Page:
The ride received a sponsor from Turner Classic Movies, and made it undergo some big changes. The queue area has been updated with screens displaying animated movie posters, and the props and costumes exhibits have been updated with electronic screens as a suitable replacement to the paint covering the old ones, which aged and left the text obscured. The pre-show had also been updated to a short documentary on movies instead of showing numerous classic movie trailers (some are still shown) hosted by Robert Osborne. The electronic narrator had been changed to Osborne, and has taken over more of the live host's role, though the live host still had some role, such as still being confronted by the bandit/gangster, thus the vehicle still got hijacked. The finale had also been updated.
Several allusions to the Great Movie Ride still can be found within the Disney Parks.
- Several tributes to The Great Movie Ride can be seen when you ride Mickey and Minnie's Runaway Railway. In the carnival fair showscene between Clarabelle's popcorn and Donald's hot dog stands is a faux attraction poster that says "The Great Moving Ride"; depicting an escalator with a group of excited guests going down it.
- The scene of Runaway Railway with Mickey and Minnie being caught in a tornado is a Wizard of Oz reference (as well as a nod to the originally planned "Kansas" scene in the ride), but if you can get a lucky picture of the tornado, you might be able to spot a mailbox with the phrase "No Place Like Home" etched on the side; serving as a callback to Dorothy's house which guests saw as soon as they entered Munchkinland.
- One of the more subtle nods occurs as you leave Daisy's Dance Studio in Runaway Railway, going through a back alley that takes you to the Factory scene. Before you go in, look the left hand dumpster and you'll see a trash can which violently shakes, making an angry cat sound. While mostly a stock sound used in several productions, this is the same sound heard in the Great Movie Ride's hijack scene with Mugsy before the gangsters have a turf war.
- A reference to the Great Movie Ride from the time it was still open can be found within the Jungle Cruise of the Magic Kingdom. The backside of the airplane in the Casablanca scene was used for a downed plane site in this attraction and is referenced in the queue's radio-loop by Albert Awol as pertaining to his sponsors, "Aero-Casablanca" as a reference to the plane's origin in the Great Movie Ride.
- When Imagineers were designing the James Cagney animatronic present in the "gangster valley" sequence, the late actor's family disapproved the way he was dressed and gave them one of the actual tuxedo suits Cagney wore on some occasions so he would look classy. The "NO HELP WANTED" sign that hanged directly across Cagney was an actual 1920's sign that hung from the MGM Studios lot during the Great Depression. Some of the prop newspapers that were scattered around the ride's show scene were actual copies of headlines from the local Florida newspaper business; the Orlando Sentinel.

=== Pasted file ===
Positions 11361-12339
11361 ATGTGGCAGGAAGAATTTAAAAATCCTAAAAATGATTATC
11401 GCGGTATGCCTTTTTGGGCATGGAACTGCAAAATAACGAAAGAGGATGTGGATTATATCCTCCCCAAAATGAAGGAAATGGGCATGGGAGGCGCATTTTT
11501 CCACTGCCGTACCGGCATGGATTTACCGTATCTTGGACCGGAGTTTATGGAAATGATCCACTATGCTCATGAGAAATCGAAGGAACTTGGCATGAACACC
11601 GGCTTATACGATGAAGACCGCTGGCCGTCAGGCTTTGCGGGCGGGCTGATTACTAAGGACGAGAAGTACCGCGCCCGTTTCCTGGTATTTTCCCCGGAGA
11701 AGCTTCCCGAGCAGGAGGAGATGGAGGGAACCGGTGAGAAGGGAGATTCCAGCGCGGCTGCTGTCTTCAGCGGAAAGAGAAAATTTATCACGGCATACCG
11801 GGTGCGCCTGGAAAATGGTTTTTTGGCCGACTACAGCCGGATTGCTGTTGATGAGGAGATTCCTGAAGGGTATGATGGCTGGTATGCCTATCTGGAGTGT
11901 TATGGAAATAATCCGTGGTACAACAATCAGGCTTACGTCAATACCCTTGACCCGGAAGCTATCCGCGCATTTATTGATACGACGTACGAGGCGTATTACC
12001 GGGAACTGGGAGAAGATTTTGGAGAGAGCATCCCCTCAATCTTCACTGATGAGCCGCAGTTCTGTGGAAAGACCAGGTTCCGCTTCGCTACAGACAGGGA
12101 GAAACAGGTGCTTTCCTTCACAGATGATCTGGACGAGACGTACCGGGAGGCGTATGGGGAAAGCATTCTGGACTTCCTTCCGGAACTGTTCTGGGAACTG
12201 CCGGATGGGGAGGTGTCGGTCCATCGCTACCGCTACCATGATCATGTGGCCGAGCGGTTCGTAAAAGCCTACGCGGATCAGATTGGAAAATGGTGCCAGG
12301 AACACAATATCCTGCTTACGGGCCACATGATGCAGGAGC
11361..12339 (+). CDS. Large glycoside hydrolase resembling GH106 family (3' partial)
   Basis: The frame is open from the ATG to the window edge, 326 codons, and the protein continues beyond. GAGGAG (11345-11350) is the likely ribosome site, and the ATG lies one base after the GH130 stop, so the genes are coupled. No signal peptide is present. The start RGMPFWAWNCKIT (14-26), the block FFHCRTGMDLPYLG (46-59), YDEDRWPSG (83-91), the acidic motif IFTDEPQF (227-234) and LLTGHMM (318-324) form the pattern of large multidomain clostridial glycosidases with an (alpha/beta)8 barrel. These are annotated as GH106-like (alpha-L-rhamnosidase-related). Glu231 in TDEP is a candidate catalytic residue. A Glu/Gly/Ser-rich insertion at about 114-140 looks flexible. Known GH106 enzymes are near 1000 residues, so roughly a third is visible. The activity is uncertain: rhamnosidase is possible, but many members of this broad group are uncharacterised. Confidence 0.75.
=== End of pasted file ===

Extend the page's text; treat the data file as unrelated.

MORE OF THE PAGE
- When the ride first opened in 1989, the John Wayne animatronic had a belt buckle that the actor actually wore in such films like Red River (1948). But once that piece of information became public knowledge, someone stole it and had to be replicated since it was never recovered. Another piece of John Wayne history on the animatronic was a right hand band given to him for good luck when he visited Vietnam. The animatronic is still part of the Florida Disney resort as its hiding in a private office you need to arrange VIP tours with if you want to see it in person.
- Humphrey Bogart's animatronic in this ride is a lot taller than the actor was in real life.
- While John Wayne was long dead since 1979, the actor who impersonated his voice for the ride, Doug McClure, got to meet John when he was still alive and approved of his impression the minute he heard it. In another fact related to celebrity impressions, the actress who voiced Dorothy Gale near the Oz scene finale was none other than Judy Garland's daughter, Liza Minnelli. Ingrid Bergman's dialogue from the final scene of Casablanca wasn't present in the ride due to her family's refusal of giving permission, but her grandchildren were said to have been on the attraction multiple times as a way of visiting their grandmother.
- On the right side of the Western scene right before the shootout between the sheriff and gangster, there was a sign next to the courthouse that read “RANSOM STODDARD - Attorney at Law - Upstairs” which is a reference to Jimmy Stewart’s character from the 1962 film The Man Who Shot Liberty Valance and is one of two films where John Wayne uses the word “pilgrim.” 
- Some of the animatronics you'll see in the gangster and Western show scenes were made using molds from previous Disney attractions as Mugsy's goons (Squids & Beans) and the rival gangsters were recycled Pirates of the Caribbean characters while the balcony sheriff was a repurposed Thomas Jefferson from The Hall of Presidents.